Cannabidiol (CBD) may help slow the death of brain cells, according to new research.

The study, published in Cannabis and Cannabinoid Research, investigated the impact of varying concentrations of CBD on the neurotoxicity of hydrogen peroxide (H2O2) in a petri dish containing a neuron culture. High concentrations of H2O2 is an indication of oxidative stress, which is thought to play a significant role in the development of serious health conditions including cancers, strokes, and neurodegenerative diseases, such as Alzheimer’s, Parkinson’s, Huntington’s, and amyotrophic lateral sclerosis (ALS).

The researchers discovered the antioxidant properties of CBD provided hippocampal neurons with a protective layer inhibiting the onset of apoptosis (cell death) triggered by oxidative stress.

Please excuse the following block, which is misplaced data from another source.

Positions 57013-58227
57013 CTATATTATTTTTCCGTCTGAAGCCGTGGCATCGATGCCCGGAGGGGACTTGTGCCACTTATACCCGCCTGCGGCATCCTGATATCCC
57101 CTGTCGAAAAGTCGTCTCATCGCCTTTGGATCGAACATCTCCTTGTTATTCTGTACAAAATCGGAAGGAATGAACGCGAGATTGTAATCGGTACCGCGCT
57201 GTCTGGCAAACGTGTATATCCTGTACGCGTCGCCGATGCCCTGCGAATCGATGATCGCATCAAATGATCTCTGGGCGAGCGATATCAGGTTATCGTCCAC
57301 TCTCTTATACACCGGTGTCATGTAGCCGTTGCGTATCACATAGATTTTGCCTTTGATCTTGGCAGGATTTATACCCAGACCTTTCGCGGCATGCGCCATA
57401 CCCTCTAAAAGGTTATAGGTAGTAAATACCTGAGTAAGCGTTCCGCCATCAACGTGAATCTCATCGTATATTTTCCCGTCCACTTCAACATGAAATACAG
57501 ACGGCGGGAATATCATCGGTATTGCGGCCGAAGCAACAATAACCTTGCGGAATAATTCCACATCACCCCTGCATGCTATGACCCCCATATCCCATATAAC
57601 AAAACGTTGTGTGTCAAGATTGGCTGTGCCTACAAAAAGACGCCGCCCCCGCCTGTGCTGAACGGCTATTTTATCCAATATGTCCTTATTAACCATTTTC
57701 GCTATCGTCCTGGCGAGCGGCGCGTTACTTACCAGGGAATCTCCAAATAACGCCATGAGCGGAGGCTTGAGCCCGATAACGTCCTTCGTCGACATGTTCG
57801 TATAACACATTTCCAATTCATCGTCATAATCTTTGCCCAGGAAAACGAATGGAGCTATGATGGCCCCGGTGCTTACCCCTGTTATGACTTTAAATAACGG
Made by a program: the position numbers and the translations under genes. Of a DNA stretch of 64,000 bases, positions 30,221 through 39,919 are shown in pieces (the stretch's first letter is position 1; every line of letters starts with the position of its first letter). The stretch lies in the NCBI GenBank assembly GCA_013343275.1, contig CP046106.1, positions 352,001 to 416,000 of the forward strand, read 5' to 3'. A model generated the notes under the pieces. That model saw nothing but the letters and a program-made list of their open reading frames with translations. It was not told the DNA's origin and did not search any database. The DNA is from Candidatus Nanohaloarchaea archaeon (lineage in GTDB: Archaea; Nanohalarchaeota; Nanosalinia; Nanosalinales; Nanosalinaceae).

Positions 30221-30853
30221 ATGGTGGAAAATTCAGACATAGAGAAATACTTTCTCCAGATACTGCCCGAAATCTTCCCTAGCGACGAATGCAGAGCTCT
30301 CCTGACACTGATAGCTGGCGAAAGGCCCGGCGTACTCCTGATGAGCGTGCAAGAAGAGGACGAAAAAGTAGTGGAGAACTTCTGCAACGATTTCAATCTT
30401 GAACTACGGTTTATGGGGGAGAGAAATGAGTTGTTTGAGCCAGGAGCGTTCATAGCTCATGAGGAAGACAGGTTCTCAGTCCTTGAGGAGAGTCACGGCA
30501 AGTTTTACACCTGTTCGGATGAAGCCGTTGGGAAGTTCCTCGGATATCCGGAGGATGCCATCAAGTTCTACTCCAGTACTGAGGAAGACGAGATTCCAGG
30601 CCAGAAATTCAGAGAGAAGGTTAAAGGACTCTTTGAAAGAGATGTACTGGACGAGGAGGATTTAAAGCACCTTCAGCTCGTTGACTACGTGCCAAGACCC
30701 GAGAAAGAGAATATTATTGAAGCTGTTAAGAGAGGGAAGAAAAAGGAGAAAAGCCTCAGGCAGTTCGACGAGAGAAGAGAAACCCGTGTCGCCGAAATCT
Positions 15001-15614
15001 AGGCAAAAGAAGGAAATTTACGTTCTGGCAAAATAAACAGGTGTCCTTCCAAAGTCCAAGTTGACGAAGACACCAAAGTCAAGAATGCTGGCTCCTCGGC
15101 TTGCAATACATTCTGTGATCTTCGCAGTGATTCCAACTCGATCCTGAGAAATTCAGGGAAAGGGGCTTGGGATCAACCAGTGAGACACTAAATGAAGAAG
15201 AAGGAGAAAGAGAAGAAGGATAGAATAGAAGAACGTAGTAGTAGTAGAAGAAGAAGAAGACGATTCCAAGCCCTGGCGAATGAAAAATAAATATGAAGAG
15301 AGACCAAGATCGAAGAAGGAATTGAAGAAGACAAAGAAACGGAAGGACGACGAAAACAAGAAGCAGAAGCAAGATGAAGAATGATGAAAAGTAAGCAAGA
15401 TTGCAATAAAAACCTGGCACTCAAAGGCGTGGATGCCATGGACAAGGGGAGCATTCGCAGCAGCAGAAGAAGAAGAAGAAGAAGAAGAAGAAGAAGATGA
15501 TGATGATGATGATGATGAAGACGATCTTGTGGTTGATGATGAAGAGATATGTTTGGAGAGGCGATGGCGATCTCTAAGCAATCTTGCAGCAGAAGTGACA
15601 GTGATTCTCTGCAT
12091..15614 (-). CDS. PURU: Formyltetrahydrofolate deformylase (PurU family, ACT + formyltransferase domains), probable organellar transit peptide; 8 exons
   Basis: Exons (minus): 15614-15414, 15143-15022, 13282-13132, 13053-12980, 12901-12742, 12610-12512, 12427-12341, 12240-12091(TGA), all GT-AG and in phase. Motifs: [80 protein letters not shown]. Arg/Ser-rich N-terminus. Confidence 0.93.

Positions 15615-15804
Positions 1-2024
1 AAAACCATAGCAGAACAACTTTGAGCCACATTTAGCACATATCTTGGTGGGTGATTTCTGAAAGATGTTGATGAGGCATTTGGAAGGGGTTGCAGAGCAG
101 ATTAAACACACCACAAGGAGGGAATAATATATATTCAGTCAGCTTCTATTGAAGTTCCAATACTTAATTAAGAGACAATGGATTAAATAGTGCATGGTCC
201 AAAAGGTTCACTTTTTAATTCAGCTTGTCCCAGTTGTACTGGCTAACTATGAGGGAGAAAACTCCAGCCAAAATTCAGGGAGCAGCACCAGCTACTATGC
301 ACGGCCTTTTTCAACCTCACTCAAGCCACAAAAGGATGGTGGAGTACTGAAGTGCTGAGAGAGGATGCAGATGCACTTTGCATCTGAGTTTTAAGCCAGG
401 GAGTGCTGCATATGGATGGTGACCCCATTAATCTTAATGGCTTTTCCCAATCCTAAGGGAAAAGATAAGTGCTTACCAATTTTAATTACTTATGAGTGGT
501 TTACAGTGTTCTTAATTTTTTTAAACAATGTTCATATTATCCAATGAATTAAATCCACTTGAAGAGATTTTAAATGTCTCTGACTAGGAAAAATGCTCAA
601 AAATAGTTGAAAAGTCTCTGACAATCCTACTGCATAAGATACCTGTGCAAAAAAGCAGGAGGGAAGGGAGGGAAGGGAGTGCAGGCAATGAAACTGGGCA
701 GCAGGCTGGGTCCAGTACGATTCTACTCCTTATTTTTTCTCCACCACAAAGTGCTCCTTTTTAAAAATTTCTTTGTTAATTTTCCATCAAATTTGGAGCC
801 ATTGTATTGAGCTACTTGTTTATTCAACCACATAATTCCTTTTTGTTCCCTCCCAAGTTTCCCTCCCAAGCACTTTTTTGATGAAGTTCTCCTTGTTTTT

“Biological modes of CBD action on neurons have not been elucidated fully, but our work clearly confirmed that CBD was highly effective in neutralizing the H2O2-induced neurotoxicity on primary hippocampal neurons, which is intimately involved in the onset and progress of neurodegenerative diseases,” the researchers concluded.

These conclusions are, however, tentative given that the complexity of the brain’s structures and networks could influence outcomes and cannot be replicated in a petri dish. The researchers also call for further studies to look at whether the means by which CBD is administered yields varying results. That is, whether smoking CBD, ingesting CBD edibles, or applying CBD through a topical cream have different effects on H2O2-associated oxidative stress in the brain.

While this research is new, scientists have known about the neuroprotective potential of CBD for quite some time now. The US Department of Health and Human Services was even granted a patent for the use of CBD for its antioxidant and neuroprotectant properties as far back as 2003.

“Cannabinoids are found to have particular application as neuroprotectants, for example in limiting neurological damage following ischemic insults, such as stroke and trauma, or in the treatment of neurodegenerative diseases,” reads patent No. 6,630,507.